by Robert Rodi (Writer), Michael Del Mundo (Artist)

The Story: As Otto fights the invasion with the rest of the Mighty Avengers, a girl gets transformed into something else entirely.

The Review: Sometimes, during large event comics, we can get some unfortunate creative changes for some books. Some of them are temporary and some of them are actually for the best, like when Jason Aaron took on Black Panther during Secret Invasion, but some of them can be short affairs that have the only comfort is the rather short time they will be on a title.

It’s sad to say, but Robert Rodi is more easily associated to the latter statement than the former, as while he does play to the team-up format of this book and do seem to get how to write Spider-Ock, his story never really lift off in a way that seems natural or even well thought-out.

Part of the problem is due to the pacing, which is atrocious at times. There are two scenes, tow narratives that jumps around in the beginning, with a new character named Sylvia being in a library while Spider-Ock battles on with the Mighty Avengers. The two scenes are very disconnected from each other, with their progression being halted each times the focus is altered. The two scenes do finally connect in some way, yet it takes quite a bit of time to reach that point, which doesn’t help the progression of this story at all.

Unfortunately, another part of the problem comes from this new character, who comes off as being rather unbelievable when it comes to her traits and to her motivations. While it must be common happenstance to see huge threats and abnormal things in the Marvel universe, the way she is introduced is perhaps one of the most bizarre and nonsensical aspect of this character, as she merely sees the destruction and the chaos around her as some mere nuisance. She wants to stay in her library, despite the fact that the city is under attack as she dreams about a world without electricity, thinking the world would be so much better without all that pesky technology. Her whole evolution and her role in the story seems a tad confusing and does not really give the plot any sense of connection that really add anything to either Spider-Ock or to the Infinity event.

Still, Rodi do gets how to write the arrogance and the more curious side of Otto as he sides up with the Mighty Avengers, giving some of them panel time in order to justify the team-up in the book’s title. It’s just a bit disappointing that the main approach to this title is quickly disregarded to push a newer character instead of bringing action and some fun concepts around like some of the previous issues of Avenging Spider-Man did. The fun factor is simply absent here, much to the issue’s shame.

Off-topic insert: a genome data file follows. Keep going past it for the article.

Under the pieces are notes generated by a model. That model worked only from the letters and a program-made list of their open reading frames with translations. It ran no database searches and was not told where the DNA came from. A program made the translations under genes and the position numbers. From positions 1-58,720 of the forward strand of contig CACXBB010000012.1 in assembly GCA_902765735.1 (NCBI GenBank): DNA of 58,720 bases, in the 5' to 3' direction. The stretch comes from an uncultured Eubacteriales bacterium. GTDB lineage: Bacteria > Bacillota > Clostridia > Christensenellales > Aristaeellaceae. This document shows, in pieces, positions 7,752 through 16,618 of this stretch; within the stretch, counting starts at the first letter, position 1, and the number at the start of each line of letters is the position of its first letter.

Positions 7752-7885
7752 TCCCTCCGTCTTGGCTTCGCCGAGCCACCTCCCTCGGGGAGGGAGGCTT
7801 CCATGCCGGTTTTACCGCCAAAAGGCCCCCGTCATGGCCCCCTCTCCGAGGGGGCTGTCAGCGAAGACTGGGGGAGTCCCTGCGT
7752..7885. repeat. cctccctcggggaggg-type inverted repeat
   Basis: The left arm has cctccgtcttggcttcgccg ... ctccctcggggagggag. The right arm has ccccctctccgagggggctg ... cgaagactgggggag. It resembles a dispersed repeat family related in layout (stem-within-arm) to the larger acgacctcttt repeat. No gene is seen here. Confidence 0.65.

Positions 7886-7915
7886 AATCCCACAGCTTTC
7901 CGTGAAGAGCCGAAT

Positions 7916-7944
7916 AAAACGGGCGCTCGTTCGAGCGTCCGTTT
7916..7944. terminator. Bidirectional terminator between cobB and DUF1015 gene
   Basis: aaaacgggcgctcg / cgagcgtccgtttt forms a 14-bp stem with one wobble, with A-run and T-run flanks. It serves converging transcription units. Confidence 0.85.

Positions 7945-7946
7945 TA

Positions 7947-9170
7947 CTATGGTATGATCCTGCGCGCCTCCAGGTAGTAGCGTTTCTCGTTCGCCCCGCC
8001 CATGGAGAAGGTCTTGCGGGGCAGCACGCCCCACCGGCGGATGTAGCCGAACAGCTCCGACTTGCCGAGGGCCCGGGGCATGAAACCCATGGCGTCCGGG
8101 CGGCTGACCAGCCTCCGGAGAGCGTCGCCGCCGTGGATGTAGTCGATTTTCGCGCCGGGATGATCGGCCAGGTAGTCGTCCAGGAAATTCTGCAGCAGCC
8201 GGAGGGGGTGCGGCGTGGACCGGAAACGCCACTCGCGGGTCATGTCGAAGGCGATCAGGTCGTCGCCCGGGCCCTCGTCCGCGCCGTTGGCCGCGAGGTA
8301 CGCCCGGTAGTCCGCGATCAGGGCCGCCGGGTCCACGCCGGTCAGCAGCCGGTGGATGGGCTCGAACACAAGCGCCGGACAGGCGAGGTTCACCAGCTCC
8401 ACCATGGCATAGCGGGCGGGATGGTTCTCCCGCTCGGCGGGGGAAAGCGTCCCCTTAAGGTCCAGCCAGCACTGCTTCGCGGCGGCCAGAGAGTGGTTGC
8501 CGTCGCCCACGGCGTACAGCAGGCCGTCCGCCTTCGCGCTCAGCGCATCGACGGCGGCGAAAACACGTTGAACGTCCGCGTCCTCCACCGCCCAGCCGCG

On the very least, Michael Del Mundo is competent here, as he do try to bring the style his X-Men Legacy covers have. While he is not on the same level here, his traits do come in handy at depicting some of the more out-there elements of the script on the page. The aliens, the destructions around and the poses are well-done, at least enough to show the action and chaos around in New York. The backgrounds are decent enough, as even though they aren’t the most detailed, they are able to show potently the areas and in which kind of setting everything is happening. Where he fails a bit, though, is with the many faces of its characters. Where he tries to be overly stylized only result in the faces and expressions being distorted too much, giving the characters faces that resemble caricatures of human beings.

Another area where he fails, but on a bigger level, is the colorization. There is a severe lack of diversity in the backgrounds and in his palette which hurts the whole issue, as the overuse of beige, brown and the sepia tones do give a consistent look to the whole thing, but it is not appealing nor truly exciting. It never mesh with the script and with what happens in the page, as huge action seems to warrant bigger and more effective contrasts than what is offered here.

The Conclusion: The bizarre pacing, the unappealing new character, the lack of focus and the mediocre coloring cannot really bring up some of the action and the small fun moments of this issue. This is just a good example of what readers dislike and fear about tie-ins, which gives the readers an unsatisfying read. Dropped.*

Grade: D+

*Dropping this title after three issues might seem harsh on my part, but three mediocre issues at 3.99$ each really doesn’t seem to warrant me giving more chances to this title.

Grade

Conclusion